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Your Child's First Horse


Your Child’s First Horse


How much time does choosing a pet have to take? Others would consider this a no-brainer. If you like dogs, then by all means get one! If you’re a cat person, then cat it is. For parents with young children however, it may not be as simple as getting a dog or a cat just because they also had one of those when they were kids.


Many “Top 10” or similar such lists on the internet don’t even include cats and dogs amongst the suitable candidates for a child’s first pet. Most of them list small animals; a variety of rats, lizards and birds, even spiders.


Your child’s age, health and temperament are all important considerations. Small animals are not always suitable pets for very young children. A very playful child who does not fully understand the consequences of some types of play might end up injuring the animal, or the child might get scratched or bitten and become wary of any animal in the process. If the child has some allergies, some animals may be off limits as well. Let us not forget, too that children should never ever be left unattended with their pet, whatever its size.


So how about a horse?


If as a child you’ve always wanted one but never got it and IF and ONLY IF your own kid really, really wants a horse (not just “brainwashed” into wanting one) then now is your chance to fulfil your childhood dream (lucky you!).... But first, there are some questions to ask yourself (and your child) to make sure you’re both ready to bring a horse into your lives.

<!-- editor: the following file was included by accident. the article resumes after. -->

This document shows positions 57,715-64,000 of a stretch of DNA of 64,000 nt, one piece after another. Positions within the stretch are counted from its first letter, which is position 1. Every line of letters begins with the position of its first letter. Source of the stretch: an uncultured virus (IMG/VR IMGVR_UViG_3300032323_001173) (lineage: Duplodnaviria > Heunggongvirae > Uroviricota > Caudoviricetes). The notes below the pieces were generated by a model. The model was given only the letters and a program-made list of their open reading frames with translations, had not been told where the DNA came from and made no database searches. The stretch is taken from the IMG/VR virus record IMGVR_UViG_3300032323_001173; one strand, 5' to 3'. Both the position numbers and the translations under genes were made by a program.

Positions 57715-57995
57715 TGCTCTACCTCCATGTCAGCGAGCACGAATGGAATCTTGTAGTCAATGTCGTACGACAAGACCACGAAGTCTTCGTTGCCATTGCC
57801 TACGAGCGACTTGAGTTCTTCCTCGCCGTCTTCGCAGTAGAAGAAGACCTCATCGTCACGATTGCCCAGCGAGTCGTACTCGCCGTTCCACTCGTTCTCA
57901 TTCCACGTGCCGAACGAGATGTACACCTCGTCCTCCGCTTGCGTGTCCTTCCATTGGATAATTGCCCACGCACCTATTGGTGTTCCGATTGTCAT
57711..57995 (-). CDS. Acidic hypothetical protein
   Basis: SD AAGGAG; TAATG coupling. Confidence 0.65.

• Owning a horse is expensive. How much are you prepared to spend, on the horse itself and the cost of its upkeep, like feed, vaccinations, farrier and dental visits, worming, saddlery and other horse supplies, vet bills, etc.


  • Do you have the space to house a horse or at least a stable close enough to board your horse? This is another (considerable) expense to watch out for.


  • Owning a horse is time consuming. If your child is older, fully aware of the responsibilities that come with owning a horse and is physically able to do the work (it will be a lot of work) then all should be well. But if your child is a bit young or has many other things going on outside of school that will keep them from taking care of the horse full time, are YOU prepared to take on horse-care duties?


So what kind of horse should it be? After considering all the points mentioned above (and then some) it could either be a magnificent warmblood for your future equestrian or something smaller and closer to your child’s age, like a miniature pony for instance. Choosing the breed also needs careful consideration, and whatever you ultimately decide upon should be the result of exhaustive research. Remember you will not be simply buying a horse... you are buying into a lifestyle, for your child and possibly the entire family.